Medically called onychomycosis, nail fungus causes the nails to become thick, discolored, and crumbly at the edges. As many as 10% of all adults in Western countries have some degree of infection, which increases to 20% for those over 60.
And while you can get an infection in your fingernails, it's more common in the toes.
At Florida Foot & Ankle, podiatrist Dr. Mark A. Matey and our team know that Floridians love their open-toed shoes for the warm weather but that many people hide their feet because they're embarrassed by toenail fungus.
That's why we offer toenail restoration at our two Jacksonville offices. Many people ask if toenail fungus is contagious. Here's what our expert has to say about that and more.
What does nail fungus look like?
Nail fungus has a number of characteristic symptoms:
- Thick nails, white to yellowish-brown color
- Crumbly or ragged nail edges
- Altered nail shape
- Debris buildup under the nail
The affected toe may also be painful and have a foul odor.
Causes, risks, and contagion
Fungal nail infections may be the result of any number of different fungi, yeasts, and molds.
When a dermatophyte is responsible, the condition is called tinea unguium. A dermatophyte is a type of mold that needs keratin, a protein found in nails and hair, to grow. Dermatophytes cause 90% of nail-related fungal infections.
The condition is known as athlete's foot when the infection affects the skin between the toes. If it spreads to the groin area, it's called jock itch. It can even apply to your scalp. Of course, it can quickly spread from one toe to another, and it's common for more than one nail on a foot to be affected.
You can spread the infection to someone else through direct contact or by touching an infected surface. The dermatophyte spreads from one person to the next in the same way it gains access to your body through cracks and cuts in the soles of your feet.
Fungi thrive in damp, warm, dark places, like the inside of your shoes and socks. That means you're at greater risk if you:
- Sweat a lot but don't change your socks often enough
- Have a history of athlete's foot
- Walk around barefoot in communal areas such as gyms, pools, locker rooms, and showers
You can spread the infection by walking barefoot, shedding the mold as you go, or if you dry off your feet with a towel, allow someone else to use the towel.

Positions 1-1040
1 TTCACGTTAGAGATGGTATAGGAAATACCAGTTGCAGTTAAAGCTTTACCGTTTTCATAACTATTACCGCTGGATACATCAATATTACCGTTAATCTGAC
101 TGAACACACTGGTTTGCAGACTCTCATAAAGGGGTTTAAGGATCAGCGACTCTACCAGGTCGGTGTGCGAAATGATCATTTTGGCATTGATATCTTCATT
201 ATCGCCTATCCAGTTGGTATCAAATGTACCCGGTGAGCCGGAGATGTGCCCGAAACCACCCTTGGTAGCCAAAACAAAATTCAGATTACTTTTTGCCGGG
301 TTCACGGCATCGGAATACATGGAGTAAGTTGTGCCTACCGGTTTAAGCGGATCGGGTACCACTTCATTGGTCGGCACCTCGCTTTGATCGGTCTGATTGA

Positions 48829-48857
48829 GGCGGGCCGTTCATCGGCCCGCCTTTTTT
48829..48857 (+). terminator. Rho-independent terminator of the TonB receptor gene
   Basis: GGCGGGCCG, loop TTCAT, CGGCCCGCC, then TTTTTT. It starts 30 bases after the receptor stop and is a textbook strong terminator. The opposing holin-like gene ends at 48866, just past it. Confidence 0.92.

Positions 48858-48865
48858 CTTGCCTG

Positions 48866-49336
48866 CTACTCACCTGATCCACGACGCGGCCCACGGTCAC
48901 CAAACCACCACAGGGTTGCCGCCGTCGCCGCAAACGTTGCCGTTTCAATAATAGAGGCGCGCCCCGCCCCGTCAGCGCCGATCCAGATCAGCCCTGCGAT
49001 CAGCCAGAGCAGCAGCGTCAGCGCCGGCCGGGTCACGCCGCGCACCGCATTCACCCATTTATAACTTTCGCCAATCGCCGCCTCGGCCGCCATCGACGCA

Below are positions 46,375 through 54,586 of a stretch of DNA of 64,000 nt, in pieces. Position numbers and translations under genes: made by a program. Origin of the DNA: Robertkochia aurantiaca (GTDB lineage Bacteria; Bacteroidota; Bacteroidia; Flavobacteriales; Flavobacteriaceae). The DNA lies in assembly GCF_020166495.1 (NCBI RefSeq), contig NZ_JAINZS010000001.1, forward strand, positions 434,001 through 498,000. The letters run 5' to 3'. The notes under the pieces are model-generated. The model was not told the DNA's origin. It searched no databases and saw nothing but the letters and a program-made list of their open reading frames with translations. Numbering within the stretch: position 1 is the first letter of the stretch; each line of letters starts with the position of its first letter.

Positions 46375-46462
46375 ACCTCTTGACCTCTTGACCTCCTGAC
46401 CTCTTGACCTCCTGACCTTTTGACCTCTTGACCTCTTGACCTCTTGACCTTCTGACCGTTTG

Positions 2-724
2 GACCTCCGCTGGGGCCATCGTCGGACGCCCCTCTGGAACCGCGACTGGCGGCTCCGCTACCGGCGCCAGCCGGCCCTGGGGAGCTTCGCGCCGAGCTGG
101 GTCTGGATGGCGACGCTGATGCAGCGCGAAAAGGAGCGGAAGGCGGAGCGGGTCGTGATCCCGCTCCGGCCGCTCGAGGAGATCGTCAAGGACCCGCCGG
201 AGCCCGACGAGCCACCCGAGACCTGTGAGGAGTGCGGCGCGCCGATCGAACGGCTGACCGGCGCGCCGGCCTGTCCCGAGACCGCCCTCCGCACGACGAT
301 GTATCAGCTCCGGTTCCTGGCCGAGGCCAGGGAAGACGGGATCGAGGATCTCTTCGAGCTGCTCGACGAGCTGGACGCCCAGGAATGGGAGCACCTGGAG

Fungal nail infections are more common in older adults. With age, the nails often become brittle, dry, and cracked, and the fungi take advantage of the cracks to enter the body.
Other conditions, including diabetes (with its reduced blood circulation to the feet) and a weakened immune system, may also play a role in who gets infected.
OK, so you have a fungal nail infection — what now? There are several options.
Oral antifungal drugs
These drugs clear up the nail infection more rapidly than topical drugs while helping a new, uninfected nail slowly replace the infected part.
You usually take oral medications for 6-12 weeks, but you won't know if they're effective until the nail grows back completely — in about 9-12 months.
Oral antifungal drugs have a number of unpleasant side effects, from a skin rash to liver damage, so you might need occasional blood tests to ensure your safety. These medications aren't appropriate for people with liver disease or congestive heart failure.
Medicated nail polish
Ciclopirox (Penlac) is a topical antifungal that you paint on the infected nails and surrounding skin every day. After seven days, you use alcohol to remove the layers and start again. Most people need to apply the polish daily for at least a year to see results.
Medicated nail cream
Medicated antifungal creams work best if you thin the nails first; that allows the medicine to penetrate the hard nail surface to reach the fungus. You can try a nonprescription lotion containing urea, or Dr. Matey can thin them with a nail file or other tool.
A focused single-wavelength beam directed at the nail heats the fungus or mold up to the point that it kills it, eradicating the infection.
Dr. Matey may choose to temporarily remove the nail so he can apply the antifungal medication directly to the infection. But if you have a severe infection or are in a lot of pain, he might suggest permanent nail removal since some infections don't respond to these drugs.
Do you have a case of fungal nails? At Florida Foot & Ankle, we can help. To get started, give us a call today at 904-268-3686 to book a consultation at one of our two Jacksonville, Florida, locations.